RNA Seq: GC Content extra peak
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4.9 years ago
rmf ★ 1.1k

I have some rna-seq data and they all have this odd extra peak in GC content. Adapter trimming was carried out using Skewer to produce trimmed reads. The adapter contamination is now gone but the GC profile still looks strange. Is this something I need to be concerned about? Is there a way to pull out or examine the reads that constitute this extra peak? I also noticed that the kmer profile has changed after trimming especially in the 3' end.

rna-seq fastqc gc • 5.2k views
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If you expect this sample to contain two genomes (one example we had come across was of some Wolbachia that infects Drosophila, http://www.ncbi.nlm.nih.gov/pmc/articles/PMC1449785/ ).
You could try to bin the reads (use the genome you are working with) with BBSplit. See what remains and then map those reads to see what is going on.
Not sure if this is a good thing but the peak to the right is unchanged post-trimming.

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% of reads map? Any of the unmapped reads adapter pairs or primer pairs? If you look at only the reads that map and reads that map to non-repeat regions do you see the same issues? Any sign of bacterial contamination in the unmapped reads? What about over-represented kmers in the report: if found do they hit anything in a blast search? Also have a look at http://qcfail.com for other ideas.

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4.9 years ago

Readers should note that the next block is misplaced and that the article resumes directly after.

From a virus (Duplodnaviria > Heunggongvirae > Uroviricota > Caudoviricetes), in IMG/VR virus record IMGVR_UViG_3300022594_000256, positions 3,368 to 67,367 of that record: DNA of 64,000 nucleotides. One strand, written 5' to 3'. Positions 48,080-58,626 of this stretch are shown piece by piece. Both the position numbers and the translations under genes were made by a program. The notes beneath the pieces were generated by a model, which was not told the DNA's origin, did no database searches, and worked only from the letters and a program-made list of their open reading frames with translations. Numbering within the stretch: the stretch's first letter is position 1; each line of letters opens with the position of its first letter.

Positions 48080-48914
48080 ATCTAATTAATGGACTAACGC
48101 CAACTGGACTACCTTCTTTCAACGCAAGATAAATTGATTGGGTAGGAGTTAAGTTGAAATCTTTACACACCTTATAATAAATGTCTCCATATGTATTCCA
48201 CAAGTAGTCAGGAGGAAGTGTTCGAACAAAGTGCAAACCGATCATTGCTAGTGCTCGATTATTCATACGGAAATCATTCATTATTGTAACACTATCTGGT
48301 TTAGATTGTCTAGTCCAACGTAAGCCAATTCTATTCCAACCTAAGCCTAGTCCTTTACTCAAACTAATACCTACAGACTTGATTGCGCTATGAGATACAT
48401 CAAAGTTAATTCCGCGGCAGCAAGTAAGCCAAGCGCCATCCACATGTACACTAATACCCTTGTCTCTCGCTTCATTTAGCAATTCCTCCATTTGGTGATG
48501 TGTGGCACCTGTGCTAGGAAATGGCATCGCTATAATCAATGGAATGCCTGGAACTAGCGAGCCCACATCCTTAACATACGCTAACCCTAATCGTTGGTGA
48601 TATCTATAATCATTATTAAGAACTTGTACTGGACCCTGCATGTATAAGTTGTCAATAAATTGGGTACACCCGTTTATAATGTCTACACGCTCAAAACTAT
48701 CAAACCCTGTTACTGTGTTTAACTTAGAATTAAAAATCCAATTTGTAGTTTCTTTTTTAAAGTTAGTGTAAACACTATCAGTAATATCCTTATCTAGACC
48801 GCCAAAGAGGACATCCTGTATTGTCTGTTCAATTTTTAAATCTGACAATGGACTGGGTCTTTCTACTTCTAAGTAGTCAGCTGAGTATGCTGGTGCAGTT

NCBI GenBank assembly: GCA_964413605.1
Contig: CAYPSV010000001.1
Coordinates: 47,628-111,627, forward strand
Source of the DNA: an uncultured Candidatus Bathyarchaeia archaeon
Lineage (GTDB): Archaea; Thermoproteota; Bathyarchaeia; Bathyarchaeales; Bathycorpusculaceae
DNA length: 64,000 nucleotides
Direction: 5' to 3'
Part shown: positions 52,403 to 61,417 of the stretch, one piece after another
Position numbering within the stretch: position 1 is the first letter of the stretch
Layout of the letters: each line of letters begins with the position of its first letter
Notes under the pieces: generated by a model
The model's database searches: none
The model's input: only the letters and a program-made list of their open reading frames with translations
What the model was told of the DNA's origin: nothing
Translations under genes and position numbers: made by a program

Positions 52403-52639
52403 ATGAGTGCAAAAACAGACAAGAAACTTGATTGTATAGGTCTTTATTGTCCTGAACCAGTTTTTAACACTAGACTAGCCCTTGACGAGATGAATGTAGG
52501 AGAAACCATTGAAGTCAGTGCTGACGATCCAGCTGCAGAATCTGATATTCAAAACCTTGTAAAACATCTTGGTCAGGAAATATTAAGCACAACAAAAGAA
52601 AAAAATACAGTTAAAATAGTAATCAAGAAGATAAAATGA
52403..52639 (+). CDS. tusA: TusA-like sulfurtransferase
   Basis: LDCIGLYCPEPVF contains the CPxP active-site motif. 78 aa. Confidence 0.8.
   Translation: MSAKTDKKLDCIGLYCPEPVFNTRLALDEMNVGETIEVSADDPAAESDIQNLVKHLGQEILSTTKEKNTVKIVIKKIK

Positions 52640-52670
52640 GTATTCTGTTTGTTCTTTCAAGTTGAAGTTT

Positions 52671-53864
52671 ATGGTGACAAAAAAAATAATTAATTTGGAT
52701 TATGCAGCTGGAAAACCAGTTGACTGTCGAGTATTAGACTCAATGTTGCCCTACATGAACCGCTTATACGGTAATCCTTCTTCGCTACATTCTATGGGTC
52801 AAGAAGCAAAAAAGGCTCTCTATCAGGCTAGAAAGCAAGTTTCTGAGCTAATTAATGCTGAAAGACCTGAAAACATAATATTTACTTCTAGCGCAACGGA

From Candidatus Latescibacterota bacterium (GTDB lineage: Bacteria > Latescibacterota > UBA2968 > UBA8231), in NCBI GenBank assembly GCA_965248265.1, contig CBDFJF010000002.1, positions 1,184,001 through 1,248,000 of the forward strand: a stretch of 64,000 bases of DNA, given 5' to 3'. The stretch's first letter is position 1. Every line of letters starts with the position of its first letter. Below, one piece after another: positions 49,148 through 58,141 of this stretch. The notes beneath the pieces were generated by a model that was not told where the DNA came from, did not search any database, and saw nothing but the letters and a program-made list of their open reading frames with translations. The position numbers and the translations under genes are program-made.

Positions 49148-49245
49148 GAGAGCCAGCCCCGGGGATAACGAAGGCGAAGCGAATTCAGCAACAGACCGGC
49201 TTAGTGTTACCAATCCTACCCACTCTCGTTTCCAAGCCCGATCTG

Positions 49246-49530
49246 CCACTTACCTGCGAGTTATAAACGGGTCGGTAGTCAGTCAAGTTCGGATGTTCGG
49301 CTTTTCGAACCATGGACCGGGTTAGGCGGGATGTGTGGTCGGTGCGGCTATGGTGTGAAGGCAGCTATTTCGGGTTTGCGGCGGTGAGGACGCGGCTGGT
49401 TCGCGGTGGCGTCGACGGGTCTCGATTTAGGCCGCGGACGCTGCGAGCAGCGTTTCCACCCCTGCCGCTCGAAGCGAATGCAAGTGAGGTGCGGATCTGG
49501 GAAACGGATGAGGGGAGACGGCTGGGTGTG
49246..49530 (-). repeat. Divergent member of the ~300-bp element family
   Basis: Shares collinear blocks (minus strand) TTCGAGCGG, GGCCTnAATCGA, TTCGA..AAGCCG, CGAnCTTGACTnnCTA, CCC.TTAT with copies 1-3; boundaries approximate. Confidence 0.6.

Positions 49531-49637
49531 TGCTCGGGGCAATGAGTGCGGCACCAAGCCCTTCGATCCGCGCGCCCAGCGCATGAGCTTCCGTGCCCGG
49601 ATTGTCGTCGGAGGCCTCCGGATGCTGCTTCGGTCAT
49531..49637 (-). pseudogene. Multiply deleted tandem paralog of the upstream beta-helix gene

John 13k

In your final plots we can see that there is a sequence of DNA common to a very large proportion of your reads that occurs at the start and/or end of your reads. Trying to glue those kmers together in my head I think you end up with 2 distinct adapter sequences: "GCCGGCATCACCGCG", and "GTCGGCATCACCGCG" which are obviously both highly GC rich, but one is 2% higher than the other.

I believe this would be the cause of your other peak(s), and if you can find a way to trim that stuff off your reads, you'll be fine. You can test this if you like with SeQC, but you'd need to have a .stat method for identifying reads as starting with GCCGGCATCACCGCG. I could make one for you very quickly if you don't know python.

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That's some excellent insight. The two sequences you suggested nicely coincides with the extra peaks in the GC content plots. I do find the two above sequences quite a lot in my reads. Blasting one of the sequences GCCGGCATCACCGCG, they hit various microbes. But, I found this sequence is part of a full read GCCGGCATCACCGCGGACCTCGGGCGCCCTTTTGGACGTGGGCCTGTCCCCGCCCTGGGCGGCACGGCGCGGTCGGAAACGGACTGAGGACAGTCCGTTCCGGTCGACGCACGCGCCGGGAGCGAG, which is also found around 500,000 times. Blasting this large sequence correctly hits my sequenced target organism Zebrafish. So I am not sure if I should remove this over-represented sequence from my reads. Because this is rna-seq data and they could genuinely be highly expressed transcripts. Besides, this sequence hits the rRNA gene which could have escaped the rRNA depletion step.

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Overrepresentation of an rRNA gene could skew the normal distribution of your GC plot.

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That looks about right, since the end is "GAGCGAG" which FastQC reports as being common to the end of the reads. I'm a bit confused as to why that sequence, if it is just that sequence, doesn't appear in the over-represented sequences list of FastQC, or why the position-kmer-plot doesn't show it occurring throughout all positions of the reads, so I think there's something else going on here. Perhaps write a little script to read the BAM file and print the Seq if the Seq starts with GCCGGCATCACCGCG or GTCGGCATCACCGCG, and ends with GAGCGAG, and then just eyeball if it's predominantly 1 sequence, or if those starts/end are constant but the stuff in the middle is changing.

I'd also look to see how many reads start with TCGGCATCACCGCG. If it's LESS than what you get for GTCGGCATCACCGCG, then something weird is going on. However... when is RNA-Seq not weird? :)